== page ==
New condo owners get a lot of papers and documents during the purchasing process, and among the most important they receive are the community's Declaration of Covenants, Conditions & Restrictions (CC&R), the bylaws, administrative guidelines, and other legal documents spelling out the rules and regulations for life in their new home.
As anyone involved with one knows, a homeowners association provides a system of self-governance whereby residents elect one another to serve on the board of directors and on committees for the betterment of the community. Self-government like this appeals to those who like to have a say in how their community is managed and determines when to take certain actions, such as repairs, improvements, and additions. The system also establishes rules, however; and if not properly balanced, those rules can occasionally come into conflict with the rights of individual homeowners.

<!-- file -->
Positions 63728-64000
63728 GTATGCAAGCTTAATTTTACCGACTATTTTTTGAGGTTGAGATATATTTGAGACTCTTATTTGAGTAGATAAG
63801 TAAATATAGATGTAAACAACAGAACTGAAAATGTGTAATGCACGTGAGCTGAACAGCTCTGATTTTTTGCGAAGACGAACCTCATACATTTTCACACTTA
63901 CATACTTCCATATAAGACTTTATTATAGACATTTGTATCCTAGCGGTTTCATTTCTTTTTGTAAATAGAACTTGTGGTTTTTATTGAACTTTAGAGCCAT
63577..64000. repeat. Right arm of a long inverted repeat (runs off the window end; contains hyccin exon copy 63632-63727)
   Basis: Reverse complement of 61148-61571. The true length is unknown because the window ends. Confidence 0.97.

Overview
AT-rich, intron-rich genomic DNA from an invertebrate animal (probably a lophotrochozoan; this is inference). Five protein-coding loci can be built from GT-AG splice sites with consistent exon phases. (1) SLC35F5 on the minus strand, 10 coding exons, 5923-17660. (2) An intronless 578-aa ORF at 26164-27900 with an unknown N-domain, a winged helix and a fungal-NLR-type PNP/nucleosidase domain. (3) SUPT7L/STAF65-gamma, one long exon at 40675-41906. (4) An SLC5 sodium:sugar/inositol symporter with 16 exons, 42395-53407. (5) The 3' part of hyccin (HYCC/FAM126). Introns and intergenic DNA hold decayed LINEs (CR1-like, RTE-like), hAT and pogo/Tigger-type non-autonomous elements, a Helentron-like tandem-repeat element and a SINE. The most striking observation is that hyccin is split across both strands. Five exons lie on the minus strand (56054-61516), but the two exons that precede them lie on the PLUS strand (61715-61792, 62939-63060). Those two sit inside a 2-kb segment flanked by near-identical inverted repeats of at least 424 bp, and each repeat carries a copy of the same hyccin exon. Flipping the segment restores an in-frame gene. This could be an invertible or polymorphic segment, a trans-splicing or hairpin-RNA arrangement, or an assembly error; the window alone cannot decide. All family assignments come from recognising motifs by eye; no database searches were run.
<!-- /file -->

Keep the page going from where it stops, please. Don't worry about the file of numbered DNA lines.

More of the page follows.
A Condo Act
Perhaps the most important—though possibly the least-read—set of documents governing homeowners associations is the master deed. The master deed is essentially the legal lynchpin of the entire condominium association and should be made available to owners for examination.
The master deed is a direct result of the Condominium Act of New Jersey—a state law adopted in 1970 that established the format for creating a condo. E.J. Miranda, a spokesman for the Trenton-based New Jersey Department of Community Affairs (DCA) describes it as "a comprehensive statute with thirty-eight sections governing everything from creation to dissolution. It defines terms, specifies the contents of a master deed, and enumerates the powers and duties of the association."
The Condominium Act is basically a blueprint for how a condominium is established, organized and run, and the act spells out how the association is transitioned from the developer.